Data shows that the more revenue an agency -- home-based or traditional -- books, the greater the chance that a larger percentage of revenue will come from service fees.
Jamie Biesiada talked with Roger Block, president of Travel Leaders Network, about the ins and outs of service fees.
Q: Why do you think agents making more money tend to bring in more revenue from service fees?
A: One of the things I've noticed is that the more successful agents tend to be more confident [and] have a higher degree of expertise meaning not necessarily expertise, but have been in the business a lot longer.
They tend to sell a lot higher level of product, more expensive product, which also then gets more into the FIT planning. Even though it may be a standard package, maybe a standard cruise, they're giving the client advice and counsel on pre- and post- and shore excursion-type things.
Q: What are the main arguments for charging service fees?
A: The argument for it is that you as a travel professional have a lot of knowledge, which you're imparting to the client in a very efficient manner. You're taking the headaches away from the client as far as making sure all the arrangements are taken care of, all the details are taken care of whether that means they need a visa, do they need specialty shots, etc., etc. There is no other profession that I know of that gives that type of consulting advice for free, and so therefore, as a true professional, you should be charging for your intellectual knowledge.
Q: What about the case against charging service fees?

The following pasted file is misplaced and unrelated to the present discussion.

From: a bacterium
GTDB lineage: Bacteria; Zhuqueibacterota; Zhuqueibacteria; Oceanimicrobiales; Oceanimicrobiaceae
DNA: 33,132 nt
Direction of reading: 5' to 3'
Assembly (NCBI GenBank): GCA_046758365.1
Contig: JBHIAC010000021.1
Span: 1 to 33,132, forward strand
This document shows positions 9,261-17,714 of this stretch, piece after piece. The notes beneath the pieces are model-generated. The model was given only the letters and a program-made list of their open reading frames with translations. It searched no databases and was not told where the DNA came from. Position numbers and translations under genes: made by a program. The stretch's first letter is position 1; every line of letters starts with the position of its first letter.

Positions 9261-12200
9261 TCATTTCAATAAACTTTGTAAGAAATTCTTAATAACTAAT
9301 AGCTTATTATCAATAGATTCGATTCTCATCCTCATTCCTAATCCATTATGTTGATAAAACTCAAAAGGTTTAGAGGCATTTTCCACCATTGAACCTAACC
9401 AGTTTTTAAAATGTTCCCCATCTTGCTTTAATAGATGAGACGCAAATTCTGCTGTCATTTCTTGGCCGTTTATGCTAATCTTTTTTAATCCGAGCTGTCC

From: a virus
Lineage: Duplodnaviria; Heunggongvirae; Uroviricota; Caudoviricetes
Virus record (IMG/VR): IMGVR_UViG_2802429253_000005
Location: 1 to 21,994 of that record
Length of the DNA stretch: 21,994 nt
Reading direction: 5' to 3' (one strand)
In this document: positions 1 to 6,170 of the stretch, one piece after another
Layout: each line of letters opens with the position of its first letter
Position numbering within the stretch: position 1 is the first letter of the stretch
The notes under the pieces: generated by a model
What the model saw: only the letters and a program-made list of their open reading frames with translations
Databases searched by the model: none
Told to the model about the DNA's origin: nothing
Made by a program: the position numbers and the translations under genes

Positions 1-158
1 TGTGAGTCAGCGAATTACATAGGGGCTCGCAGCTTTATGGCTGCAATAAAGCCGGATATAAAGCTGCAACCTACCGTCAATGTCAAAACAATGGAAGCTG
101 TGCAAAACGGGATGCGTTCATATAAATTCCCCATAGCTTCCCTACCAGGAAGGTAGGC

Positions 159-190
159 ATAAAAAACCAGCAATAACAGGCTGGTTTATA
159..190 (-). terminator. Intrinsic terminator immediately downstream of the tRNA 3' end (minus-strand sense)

A: The case against it is that in the marketplace, unfortunately, there are vendors out there who are willing to be a transaction-only type facilitator that are very competitive in terms of their pricing, and if there's a client who is a price-shopper, so to speak, do you want to remain competitive and keep your client? So the question is, how do you charge full price plus a service fee if there are clients that are good clients out there that you want to retain, and that you know darn well if you try to charge the full selling price that the vendor is charging plus a service fee that client will leave you and go elsewhere?
In that latter case, it's really trying to determine the overall value of the client, and is it worthwhile waiving and not charging service fees knowing full well you're going to make enough money on the overall transaction to offset that.
And I guess the third case is if you're new in the business, for example, and there's a number of, let's say, organizations out there that are recruiting new folks into their [independent contractor] networks who may not be comfortable or 100% knowledgeable, and they are doing it as a transaction and adding very little value. I think those folks should be very careful if they're going to be trying to charge a service fee on top of the transaction if they really don't feel like they're providing added value.
Q: Do you advocate for your agents to charge service fees?
A: We do advocate it, especially for the planning fee-type of arrangement where it is collected up front. It is applied to the cost of the transaction, assuming that the cost of the transaction is meaningful. And we have a number of our agencies that are doing it. We also have a number of agencies that we've advocated that they charge anywhere from $25 to $50 per booking just to cover their cost.